- Hire an accountant. For the amount of stress they reduce, they are worth every penny.

- Establish good relationships with a few agencies close by, where you could possibly do contract work. You may not be able to charge them as much, but having them as a fall back when you are slow is nice.

- On a related note: Don't consider contract work through other agencies bad. From my experience, one agency gets work from another agency, who gets work from another agency, etc.. There is good money to be made being the production guy.

No. No no no no. There is absolutely no reason that you need to find full time non-freelance employment in order to network and build a freelance client base. That's complete nonsense.

I am so sick of seeing people do something, become successful, and then start telling other people that their way is the only right way.

This post is the missing part that Brennan Dunn and patio11 ignore. How do you bootstrap from zero clients? How do you build a reputation?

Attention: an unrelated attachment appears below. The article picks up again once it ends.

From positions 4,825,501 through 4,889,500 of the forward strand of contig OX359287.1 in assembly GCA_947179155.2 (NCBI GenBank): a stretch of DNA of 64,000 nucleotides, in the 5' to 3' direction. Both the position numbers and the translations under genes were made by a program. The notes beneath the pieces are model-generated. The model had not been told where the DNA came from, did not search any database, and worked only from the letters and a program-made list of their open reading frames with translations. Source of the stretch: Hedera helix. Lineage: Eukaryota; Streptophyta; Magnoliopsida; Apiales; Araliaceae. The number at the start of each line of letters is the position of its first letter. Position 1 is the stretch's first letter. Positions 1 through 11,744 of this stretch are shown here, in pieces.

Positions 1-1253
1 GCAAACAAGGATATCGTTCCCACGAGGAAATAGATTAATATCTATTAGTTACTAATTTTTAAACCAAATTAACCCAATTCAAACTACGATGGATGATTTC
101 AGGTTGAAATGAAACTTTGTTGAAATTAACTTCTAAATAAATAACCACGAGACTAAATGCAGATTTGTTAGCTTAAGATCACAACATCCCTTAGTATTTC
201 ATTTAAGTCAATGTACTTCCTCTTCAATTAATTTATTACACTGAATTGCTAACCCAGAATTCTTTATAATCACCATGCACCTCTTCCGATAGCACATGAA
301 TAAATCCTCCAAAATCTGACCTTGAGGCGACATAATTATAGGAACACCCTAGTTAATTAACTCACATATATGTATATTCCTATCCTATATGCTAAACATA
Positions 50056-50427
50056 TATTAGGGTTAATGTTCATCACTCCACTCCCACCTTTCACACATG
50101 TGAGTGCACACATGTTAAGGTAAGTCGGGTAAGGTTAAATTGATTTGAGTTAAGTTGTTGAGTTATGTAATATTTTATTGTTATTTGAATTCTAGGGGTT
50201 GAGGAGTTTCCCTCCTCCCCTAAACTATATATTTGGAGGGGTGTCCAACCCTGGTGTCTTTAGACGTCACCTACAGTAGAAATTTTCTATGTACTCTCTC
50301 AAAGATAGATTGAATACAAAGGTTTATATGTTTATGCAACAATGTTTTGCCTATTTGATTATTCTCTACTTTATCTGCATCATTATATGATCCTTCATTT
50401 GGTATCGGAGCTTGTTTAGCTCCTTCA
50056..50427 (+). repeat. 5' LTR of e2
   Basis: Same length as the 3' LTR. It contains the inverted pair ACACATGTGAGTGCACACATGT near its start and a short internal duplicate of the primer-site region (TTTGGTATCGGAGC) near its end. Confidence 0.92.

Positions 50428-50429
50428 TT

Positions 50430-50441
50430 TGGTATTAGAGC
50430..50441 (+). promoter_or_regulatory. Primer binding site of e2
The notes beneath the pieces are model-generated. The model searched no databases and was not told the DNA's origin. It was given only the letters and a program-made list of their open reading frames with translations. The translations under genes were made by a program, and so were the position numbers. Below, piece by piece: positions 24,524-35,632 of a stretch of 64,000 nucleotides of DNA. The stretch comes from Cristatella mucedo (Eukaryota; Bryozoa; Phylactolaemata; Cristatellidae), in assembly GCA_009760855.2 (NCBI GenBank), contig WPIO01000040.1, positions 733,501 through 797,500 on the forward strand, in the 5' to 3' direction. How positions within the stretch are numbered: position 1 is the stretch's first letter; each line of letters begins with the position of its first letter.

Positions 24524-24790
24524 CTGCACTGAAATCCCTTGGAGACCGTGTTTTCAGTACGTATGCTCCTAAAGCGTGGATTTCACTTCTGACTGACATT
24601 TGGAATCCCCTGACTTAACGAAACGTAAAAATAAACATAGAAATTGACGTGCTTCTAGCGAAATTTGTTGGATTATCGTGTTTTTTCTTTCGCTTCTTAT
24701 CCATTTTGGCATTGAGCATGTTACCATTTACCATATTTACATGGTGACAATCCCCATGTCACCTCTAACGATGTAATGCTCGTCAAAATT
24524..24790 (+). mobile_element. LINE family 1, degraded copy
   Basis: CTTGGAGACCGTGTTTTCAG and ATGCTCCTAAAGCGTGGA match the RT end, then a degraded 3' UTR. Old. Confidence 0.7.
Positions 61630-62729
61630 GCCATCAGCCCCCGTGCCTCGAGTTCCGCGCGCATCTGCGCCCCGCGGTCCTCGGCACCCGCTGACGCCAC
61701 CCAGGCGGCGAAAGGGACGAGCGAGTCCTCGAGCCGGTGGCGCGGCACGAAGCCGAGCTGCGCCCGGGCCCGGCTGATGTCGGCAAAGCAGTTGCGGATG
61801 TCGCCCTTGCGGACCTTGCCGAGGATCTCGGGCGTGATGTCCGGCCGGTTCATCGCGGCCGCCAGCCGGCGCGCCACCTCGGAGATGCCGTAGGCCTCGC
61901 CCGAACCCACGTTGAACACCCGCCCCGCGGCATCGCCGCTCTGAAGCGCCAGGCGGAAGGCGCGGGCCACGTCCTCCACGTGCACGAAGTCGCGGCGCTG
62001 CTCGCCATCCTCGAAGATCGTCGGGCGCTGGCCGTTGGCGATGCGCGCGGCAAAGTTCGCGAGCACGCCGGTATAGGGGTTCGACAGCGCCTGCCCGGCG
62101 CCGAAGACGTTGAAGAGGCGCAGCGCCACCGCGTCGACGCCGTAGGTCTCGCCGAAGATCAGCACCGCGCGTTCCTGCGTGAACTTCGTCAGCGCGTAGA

Ding ding ding! Without being facetious, this is the most core-aspect of any success. What is actually required is a training wheels level program or book outlining how and where to get the clients. Yes, some of us may have gotten lucky, or had a break that flew into our lap - this is not the rule. And in fact, anything else other than the rule is noise. Getting paying clients should be a key goal of any business. Selling your personal anecdotal experience does not help unless it is distilled into a repeatable formula.

I would like to point out that I've been at this game for a short while with mixed results. What has worked in my favor, well in favor of getting closer to winning a bid or getting paid: clean business presence, professional copy, actually rephrasing all requirements back to the client and how I'm going to solve his problem, not lowering my prices at all - I keep my bids in the upper 25% of what I perceive the ceiling to be, be attentive to every minutiae that seems core-like to the project, communicate without long delay regardless of level of inquiry - no question is too trivial.